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I made some Canadian type bacon from a whole porkloin, and it turned out very good. The ends of the loin turned out the best.

My question is, what cut would just the ends of the whole loin be?

Most of the time, I see the center cut of the loin being sold for a preimum, and I was hoping I could get the ends a little cheaper.

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This from an article on pork cuts from Joe Cordray in BBQER magazine.


The loin is the most popular part of the pork carcass. It is merchandised as chops or roasts both of which can be bone-in or boneless. A whole pork loin has four regions. The sirloin end is located next to the ham (leg). The blade end is next to the shoulder butt. The middle part of the loin is divided into the center rib portion (contains rib bones) and the center loin portion (contains the pork tenderloin). It is possible then to have four different styles of bone-in pork chops; blade chops, rib chops, loin chops and sirloin chops depending on which part of the pork loin they are cut from. Each part of the pork loin may also be merchandised as a bone-in roast. Sometimes bone-in pork loins are cured using similar ingredients and techniques used in the production of cured ham to produce cured pork chops. Frequently, bone-in pork loins are boned.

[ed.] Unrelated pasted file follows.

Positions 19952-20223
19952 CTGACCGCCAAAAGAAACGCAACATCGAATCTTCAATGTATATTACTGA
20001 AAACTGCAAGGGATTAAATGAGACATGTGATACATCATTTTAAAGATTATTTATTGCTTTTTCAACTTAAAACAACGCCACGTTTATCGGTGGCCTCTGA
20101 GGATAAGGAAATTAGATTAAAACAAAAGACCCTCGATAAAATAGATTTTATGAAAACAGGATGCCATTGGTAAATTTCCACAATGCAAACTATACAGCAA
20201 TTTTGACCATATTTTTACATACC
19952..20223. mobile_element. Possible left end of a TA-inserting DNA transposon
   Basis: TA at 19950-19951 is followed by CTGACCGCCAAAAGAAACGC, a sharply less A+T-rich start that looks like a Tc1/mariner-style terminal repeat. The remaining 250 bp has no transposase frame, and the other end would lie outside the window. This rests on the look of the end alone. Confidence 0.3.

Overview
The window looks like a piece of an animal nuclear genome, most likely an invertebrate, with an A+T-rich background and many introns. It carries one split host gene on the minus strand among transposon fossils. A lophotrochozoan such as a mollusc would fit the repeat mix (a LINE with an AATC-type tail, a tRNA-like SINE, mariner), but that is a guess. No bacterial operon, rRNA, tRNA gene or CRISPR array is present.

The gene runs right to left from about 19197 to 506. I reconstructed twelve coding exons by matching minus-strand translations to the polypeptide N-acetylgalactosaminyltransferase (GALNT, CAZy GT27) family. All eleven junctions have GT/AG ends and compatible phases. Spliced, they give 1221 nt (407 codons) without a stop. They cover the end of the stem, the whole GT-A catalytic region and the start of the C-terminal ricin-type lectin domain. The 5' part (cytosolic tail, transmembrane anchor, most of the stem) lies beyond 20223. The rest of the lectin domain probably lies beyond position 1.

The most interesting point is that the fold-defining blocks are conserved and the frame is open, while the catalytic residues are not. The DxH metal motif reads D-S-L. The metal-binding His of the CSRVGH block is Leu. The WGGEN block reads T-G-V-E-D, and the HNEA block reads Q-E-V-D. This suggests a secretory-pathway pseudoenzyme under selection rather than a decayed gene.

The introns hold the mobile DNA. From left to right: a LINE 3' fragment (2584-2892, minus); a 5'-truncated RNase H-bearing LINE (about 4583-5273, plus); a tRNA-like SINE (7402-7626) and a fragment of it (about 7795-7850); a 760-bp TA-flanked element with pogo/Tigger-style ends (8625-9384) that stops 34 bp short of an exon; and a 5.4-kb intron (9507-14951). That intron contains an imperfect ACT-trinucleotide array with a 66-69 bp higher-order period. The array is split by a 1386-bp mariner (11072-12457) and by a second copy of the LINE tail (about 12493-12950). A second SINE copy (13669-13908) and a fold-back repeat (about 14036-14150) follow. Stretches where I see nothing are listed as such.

When pork loins are boned, three cuts are produced; boneless top loin, pork tenderloin and loin back ribs. The top loin muscle is the large muscle that extends the entire length of the loin. A pork tenderloin is the small muscle that lies on the inside of the center loin portion and sirloin portion of the pork loin. Often consumers confuse the top loin and the tenderloin and refer to the top loin as tenderloin. When a pork loin is boned each loin yields approximately 2 lbs. of loin back ribs. Consequently, loin back ribs are often high priced because from a carcass very few pounds are produced. Due to the high demand for ribs, sometimes the blade end of the pork loin is merchandised as country style ribs. The whole boneless loin can be cut into boneless chops or roasts. It also can be cured to produce Canadian-style bacon. Cuts from the loin are great for barbecue; however, you must be careful not to overcook them. Due to their low fat content, loin cuts that are overcooked have a tendency to be dry.

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